The Kentish MIRACLE;

OR, A Strange and Miraculous Work of Gods Providence shewed to a poor distressed Widdow, and her Seven small Fatherless Children. Who lived by a burnt six-penny Loaf of Bread, and a little Water, for above Seven Weeks, in the Wild of Kent, to the Praise and Glory of Almighty God.

To the Tune of, A Rich Merchant-Man.

Entred according to Order.

TAke comfort Christians all,
for never shall you see
The faithful forsaken quite,
and left in misery.
VVho lives and loves to hear
the Truth in each degree,
The s [...]ory of a VVidows plaint
let him give ear to me
VVho by this VVidow here,
sufficient have been try'd,
The which was left both poor and bare,
when as her Husband dy'd.
And seven young Children small,
upon her hands likewise,
And knew not how to buy them bread,
their hunger to suffice,
She labours night and day,
she spins and takes great pain,
And many a thing to buy them bread
God knows she lays in pawn.
But when the appointed time,
as time consumeth all,
O then she knew not how to keep
her hungery Children small.
MOst merciful God, said sh [...],
cast down a tender eye,
And suffer not thy servant here,
with a famishing death to dye.
Thou that the Ravens didst send,
Elias for to feed:
When that he was in Wilderness,
in extream want and need,
And Rained Bread from Heaven,
Old Israel to preserve:
And would'st not in the lyons den
let Daniel pine and starve.
I know my Lord, she said,
thou didst five thousand feed:
With five small Barley Loaves,
as we in Scripture read.
And each one had enough,
their hunger to sustain;
And afterwards twelve baskets full
of scraps did still remain.
I know my Lord, she said,
thou art so mighty still:
And therefore every thing be done
according to thy will.
Her Prayers ended thus,
her Children cry'd straight way;
O Mother dear give us some bread,
we have eat none to day.
Give me some bread, said one,
give me some bread, said another:
And thus the silly Infants flock,
about their careful Mother.
The good Soul hearing this,
perswades them to be still,
O soon at night my lambs said she,
you shall have bread your fill.
I will to Market go,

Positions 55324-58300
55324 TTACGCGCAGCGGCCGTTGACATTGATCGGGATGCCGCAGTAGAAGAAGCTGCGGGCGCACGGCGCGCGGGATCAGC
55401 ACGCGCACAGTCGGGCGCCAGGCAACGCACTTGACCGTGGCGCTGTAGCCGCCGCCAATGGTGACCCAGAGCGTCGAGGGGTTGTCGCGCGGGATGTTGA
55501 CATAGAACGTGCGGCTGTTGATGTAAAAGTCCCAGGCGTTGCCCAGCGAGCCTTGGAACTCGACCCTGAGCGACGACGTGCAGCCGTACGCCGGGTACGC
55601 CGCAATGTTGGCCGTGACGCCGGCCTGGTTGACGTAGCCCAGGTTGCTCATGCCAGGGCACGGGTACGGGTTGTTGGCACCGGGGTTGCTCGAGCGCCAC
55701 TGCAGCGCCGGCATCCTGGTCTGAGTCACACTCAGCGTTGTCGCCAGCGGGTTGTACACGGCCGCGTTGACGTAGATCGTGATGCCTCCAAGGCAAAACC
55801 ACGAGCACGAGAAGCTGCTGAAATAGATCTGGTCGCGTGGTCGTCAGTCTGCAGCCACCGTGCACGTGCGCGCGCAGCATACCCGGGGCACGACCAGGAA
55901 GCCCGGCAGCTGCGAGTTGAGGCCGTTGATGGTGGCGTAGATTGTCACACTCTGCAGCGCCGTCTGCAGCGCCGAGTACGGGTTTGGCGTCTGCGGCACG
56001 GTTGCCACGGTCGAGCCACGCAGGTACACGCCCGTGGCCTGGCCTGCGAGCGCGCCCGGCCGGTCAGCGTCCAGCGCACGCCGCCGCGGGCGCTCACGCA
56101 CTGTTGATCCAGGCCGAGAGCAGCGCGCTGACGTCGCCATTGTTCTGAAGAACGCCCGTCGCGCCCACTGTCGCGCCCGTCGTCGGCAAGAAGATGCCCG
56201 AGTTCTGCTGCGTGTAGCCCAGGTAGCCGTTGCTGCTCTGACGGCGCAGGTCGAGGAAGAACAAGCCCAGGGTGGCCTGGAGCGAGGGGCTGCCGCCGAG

let Corn be cheap or dear,
I'le sell my Coat to buy some corn,
if you'l be quiet here.
The Children smil'd at this,
content they did remain,
Good Mother every one could say,
come quickly home again.
Three Miles this woman went,
unto the Market Town,
And for five shillings she did sell,
her Coat and Russet Gown.
Who being glad in heart,
to Market straight she hies:
But there alas her purse was cut,
e're any Corn she buys.
She Cryeth out, God knows,
she weeps & makes great moan,
To every one that passeth by,
her grief she makes it known.
But yet behold and see,
here in her woeful case:
Her husbands brother he was one
that sold Corn in that place.
This woeful woman then,
did him desire and pray,
To trust her with one sack of corn,
till the next Market day.
But he denies her Flat,
and thus he tells her plain,
I shall not have to serve my turn,
till Corn do come again.
More heed you might have took,
unto your purse said he,
And not to loose your money here,
so fond and foolishly.
This dogged answer cut
this poor soul to the heart,
Especially when she did think,
upon her infants smart.
Who sits and strives at home,
poor souls, but all in vain;
Which of them should the biggest piece,
of bread and butter gain.
But far alass they were,
from butter, bread, or cheese,
Or any thing to comfort them
that their poor Mother sees.
But now behold Gods work,
as homeward she return'd,
A Bakers Boy gave her a Loaf,
which was in Baking burn'd.
She gave God thanks for that,
and joyful in her hand,
She bears the bread home to her, babes,
which waiting for her stand.
She kisses them each one,
and with a chearful look▪
And said we will to supper go,
when you have said your Book.
Mean time she makes a Fire,
and apples therein throws,
The Widdow, and her seven Children
to supper sweetly goes,
The Apples roasted well,
and she doth cut them bread,
On every piece most lovingly,
she doth the Apple spread.
Instead of Drink, she had,
a Cup of water clear,
And every Child rejoyced much,
and said here is good chear.
Behold when they had supt,
for God their food did bless,
When they had sup'd & were suffic'd
their Loaf was never the less.
For seven weeks space together,
as story's plainly spread,
The widdow and her seven children
by this one Loaf was fed.
The Cut purse Man I say,
he broke his neck in Kent,
E're he of this poor widows money
on single-penny had spent.
And yet behold and see,
her husbands churlish brother,
That would not trust a peck of corn
her Children for to succour.
And straight-way after this,
his Corn was washt away,
All by a mighty flood that came,
before the break of day.
The Gentlemen, and such,
that did this wonder see,
Vnto this widow gave such gifts,
that ne're more wanted she.
And now good people all,
you here may plainly see,
God servants are not forsaken qui [...]
Gods mercies is to them free.

Printed for J. Deacon, at the Angel in Guilt-Spur-street without Newgat [...].

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